November 20, 2017

Mistaken Identity

Purple lupine

Pineo Photo | Purple lupine

Pink lupine

Pineo Photo | Pink lupine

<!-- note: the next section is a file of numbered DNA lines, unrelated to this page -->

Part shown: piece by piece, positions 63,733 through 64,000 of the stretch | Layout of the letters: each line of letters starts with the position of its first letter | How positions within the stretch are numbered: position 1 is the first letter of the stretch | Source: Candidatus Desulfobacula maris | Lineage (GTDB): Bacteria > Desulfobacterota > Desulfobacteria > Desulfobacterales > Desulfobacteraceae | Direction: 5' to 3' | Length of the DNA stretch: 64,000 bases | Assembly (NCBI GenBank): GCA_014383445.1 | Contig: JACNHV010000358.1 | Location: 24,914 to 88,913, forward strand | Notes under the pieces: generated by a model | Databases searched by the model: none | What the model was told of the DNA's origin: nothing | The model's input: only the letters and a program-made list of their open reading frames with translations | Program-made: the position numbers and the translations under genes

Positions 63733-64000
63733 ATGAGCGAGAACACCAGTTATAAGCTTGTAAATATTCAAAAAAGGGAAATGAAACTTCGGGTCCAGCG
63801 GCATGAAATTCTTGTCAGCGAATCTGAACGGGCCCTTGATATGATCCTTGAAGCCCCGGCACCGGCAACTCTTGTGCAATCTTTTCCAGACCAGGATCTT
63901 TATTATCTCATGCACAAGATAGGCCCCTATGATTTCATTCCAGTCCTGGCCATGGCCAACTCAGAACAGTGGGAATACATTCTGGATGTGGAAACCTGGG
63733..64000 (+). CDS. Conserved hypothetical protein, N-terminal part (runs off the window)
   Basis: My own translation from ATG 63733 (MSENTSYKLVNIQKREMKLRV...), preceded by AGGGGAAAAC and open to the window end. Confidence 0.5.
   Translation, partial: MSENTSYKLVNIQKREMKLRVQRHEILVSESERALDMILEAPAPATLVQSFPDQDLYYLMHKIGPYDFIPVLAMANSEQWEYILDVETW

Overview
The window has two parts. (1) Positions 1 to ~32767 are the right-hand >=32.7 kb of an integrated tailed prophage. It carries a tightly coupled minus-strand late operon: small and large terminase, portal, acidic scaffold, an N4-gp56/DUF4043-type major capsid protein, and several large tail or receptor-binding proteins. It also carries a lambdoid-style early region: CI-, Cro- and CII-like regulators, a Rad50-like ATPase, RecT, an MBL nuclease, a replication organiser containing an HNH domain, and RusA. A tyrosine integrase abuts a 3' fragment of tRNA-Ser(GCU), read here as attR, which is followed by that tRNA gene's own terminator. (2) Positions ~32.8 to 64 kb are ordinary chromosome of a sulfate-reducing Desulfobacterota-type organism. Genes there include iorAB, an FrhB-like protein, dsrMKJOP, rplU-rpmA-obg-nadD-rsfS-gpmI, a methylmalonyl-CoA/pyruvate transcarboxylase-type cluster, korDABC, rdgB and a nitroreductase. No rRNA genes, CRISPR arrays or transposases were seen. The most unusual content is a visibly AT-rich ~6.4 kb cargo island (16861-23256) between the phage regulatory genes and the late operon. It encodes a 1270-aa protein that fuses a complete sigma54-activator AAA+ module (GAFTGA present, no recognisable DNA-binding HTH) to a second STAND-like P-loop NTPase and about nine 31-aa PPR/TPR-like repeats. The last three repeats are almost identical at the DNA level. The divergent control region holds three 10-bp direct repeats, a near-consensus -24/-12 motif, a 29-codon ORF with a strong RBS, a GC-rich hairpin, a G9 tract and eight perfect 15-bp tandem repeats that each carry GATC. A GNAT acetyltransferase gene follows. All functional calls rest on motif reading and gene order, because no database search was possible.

Lupinus polyphyllus got its Latin name because it was once thought the plant drained the soil of its mineral content and so it was called “wolf,” or lupus. That bit of information couldn’t be further from the truth. Besides being a stunning flower that creates an iconic image of Maine, lupine is a member of the pea family and as a legume it fixes nitrogen in the soil, rendering it into a usable form for plants to grow better. Seeing it growing wild, one might think this perennial herb is an easy plant to grow. It can be tempermental to start from seed. But digging up plants is no guarantee, either. Lupine has a deep taproot. Cut the taproot too shallowly and the plant will not thrive and likely won’t survive. The lupine pictured here, which easily top 5 feet in full bloom, were the final result after years of failed transplants from the grandparents’ gardens.